Posts for category: Gum Disease
Periodontal (or gum) disease is actually a very common disease. It impacts almost 50% of adults and it not only affects your dental health, it can also take a toll on your general health and wellness.
Luckily, there is some good news! With effective dental habits, including regular brushing and flossing, and routine professional cleanings, you can dramatically reduce your likelihood of periodontal disease.
When it comes to individuals who already have been diagnosed, treatment is the best method to save your gums and dental health.
Some of the popular treatments for gum disease are non-surgical and include the following:
Scaling - This particular process gets rid of the tartar and bacteria from under the gums and on the surface of the teeth
Root Planing - Smoothing the root surfaces to reduce or prevent more tartar accumulation
Antibiotic Treatment - Antibiotics can help to manage the bacterial infection caused by periodontal disease
For more serious circumstances, surgical treatment may possibly be needed.
Are you concerned about gum disease?
Genetics can play a role in the likelihood of gum disease. Those with a family history should schedule regular visits to try and get ahead of it.
Medication can be a contributor to gum disease.
Poor oral habits
Poor care of teeth and gums can play a role in developing gum disease.
Age also plays a role in developing gum disease.
A link between diabetes and gum disease has been found in studies.
Things such as pregnancy, menopause, and other hormonal changes may be factors in developing gum disease.
Other factors include:
Poor fitting dental work
Do you need to visit the dentist?
What all does good oral hygiene care include? Visiting your dentist and keeping your teeth clean and healthy, right? Right…but also wrong. Good oral hygiene care actually requires a bit more than just that!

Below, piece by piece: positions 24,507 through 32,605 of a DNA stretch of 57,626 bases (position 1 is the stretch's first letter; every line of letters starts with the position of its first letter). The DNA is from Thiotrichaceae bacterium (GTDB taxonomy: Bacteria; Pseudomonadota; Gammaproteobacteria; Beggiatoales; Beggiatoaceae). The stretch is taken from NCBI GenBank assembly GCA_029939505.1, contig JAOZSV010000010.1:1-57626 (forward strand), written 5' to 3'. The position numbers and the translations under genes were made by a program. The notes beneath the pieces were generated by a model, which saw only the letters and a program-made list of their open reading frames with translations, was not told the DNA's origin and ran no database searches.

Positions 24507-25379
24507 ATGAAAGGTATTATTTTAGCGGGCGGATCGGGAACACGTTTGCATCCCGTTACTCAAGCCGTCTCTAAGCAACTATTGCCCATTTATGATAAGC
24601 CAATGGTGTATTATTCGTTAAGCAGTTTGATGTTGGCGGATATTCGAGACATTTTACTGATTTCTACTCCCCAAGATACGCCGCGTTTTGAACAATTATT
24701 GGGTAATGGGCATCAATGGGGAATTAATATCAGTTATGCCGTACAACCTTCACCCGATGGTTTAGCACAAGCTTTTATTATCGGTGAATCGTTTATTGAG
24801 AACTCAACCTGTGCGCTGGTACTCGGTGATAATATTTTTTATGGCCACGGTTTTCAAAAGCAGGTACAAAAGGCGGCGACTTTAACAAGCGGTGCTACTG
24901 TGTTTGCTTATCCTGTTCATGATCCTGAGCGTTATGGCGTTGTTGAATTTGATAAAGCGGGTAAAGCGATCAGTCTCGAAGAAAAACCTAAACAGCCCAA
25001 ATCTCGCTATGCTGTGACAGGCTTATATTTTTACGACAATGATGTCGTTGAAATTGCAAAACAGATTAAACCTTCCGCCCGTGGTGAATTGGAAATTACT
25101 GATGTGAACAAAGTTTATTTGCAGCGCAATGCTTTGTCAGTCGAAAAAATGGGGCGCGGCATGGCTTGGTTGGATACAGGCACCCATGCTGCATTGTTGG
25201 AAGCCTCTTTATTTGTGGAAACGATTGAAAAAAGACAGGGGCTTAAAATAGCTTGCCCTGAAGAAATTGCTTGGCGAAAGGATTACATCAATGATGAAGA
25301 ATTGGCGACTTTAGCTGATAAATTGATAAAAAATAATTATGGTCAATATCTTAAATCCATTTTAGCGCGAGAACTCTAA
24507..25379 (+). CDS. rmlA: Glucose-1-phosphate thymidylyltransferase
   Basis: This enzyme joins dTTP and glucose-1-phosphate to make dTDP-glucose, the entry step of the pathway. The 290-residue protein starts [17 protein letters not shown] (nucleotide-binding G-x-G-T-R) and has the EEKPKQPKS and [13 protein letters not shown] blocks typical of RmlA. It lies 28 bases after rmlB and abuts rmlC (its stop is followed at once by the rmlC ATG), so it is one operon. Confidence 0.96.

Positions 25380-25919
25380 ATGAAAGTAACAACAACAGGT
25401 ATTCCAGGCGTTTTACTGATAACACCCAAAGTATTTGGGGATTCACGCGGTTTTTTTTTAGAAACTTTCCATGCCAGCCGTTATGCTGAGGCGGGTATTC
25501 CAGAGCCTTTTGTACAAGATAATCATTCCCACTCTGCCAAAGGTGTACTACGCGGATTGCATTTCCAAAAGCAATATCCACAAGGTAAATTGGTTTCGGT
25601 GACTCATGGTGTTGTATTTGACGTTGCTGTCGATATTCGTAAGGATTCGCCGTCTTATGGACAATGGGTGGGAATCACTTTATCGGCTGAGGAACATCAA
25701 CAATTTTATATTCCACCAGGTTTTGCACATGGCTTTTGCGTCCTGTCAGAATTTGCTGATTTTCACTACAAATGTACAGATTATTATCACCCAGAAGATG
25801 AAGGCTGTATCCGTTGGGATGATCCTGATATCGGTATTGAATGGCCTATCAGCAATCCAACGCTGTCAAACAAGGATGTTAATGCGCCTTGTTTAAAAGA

Last week, we discussed what is underneath the gum line, and why it is so important to keep your gums healthy. For this reason, keeping your gums healthy is also included in good oral hygiene practices.
Taking care of your gums includes flossing as recommended by your dentist, lightly brushing your gums, and using mouthwash. If you do not properly do these things, gum disease has a much better chance of developing. Typically, gum disease is relatively “silent,” meaning it does not show many signs or symptoms, and does not cause pain. However, if your gums are bleeding while you brush and floss, this should be a sign that you need to take better care of your gums.
Unfortunately, if you do not take proper care of your gums, and gum disease develops, it can lead to many other health problems, including:
- Bad breath (also known as halitosis)
- Loss of teeth
- Cardiovascular disease
These are just a few of the many problems that can develop. Detecting gum disease early is critical. To see additional warning signs of gum disease, click here.
Do you need a dental exam?
Treat your gums right, or they may start embarrassing you! Check out this video from the American Academy of Periodontology: https://www.youtube.com/watch?v=pRMLK_euRXc
Similar to icebergs, your teeth have a lot underneath the surface (of your gums) that we do not see. So, are you doing enough to ensure that these parts of your teeth are remaining healthy?
Unfortunately, taking care of your teeth is not always easy, and if you do not do a good job of it, you may develop gum disease, also known as periodontal disease. If you begin to develop gum disease, it will be harmful to your oral health, and the parts of your teeth, and jaw bone, that lay beneath your gums. Here is what the Cleveland Clinic has to say about gum disease.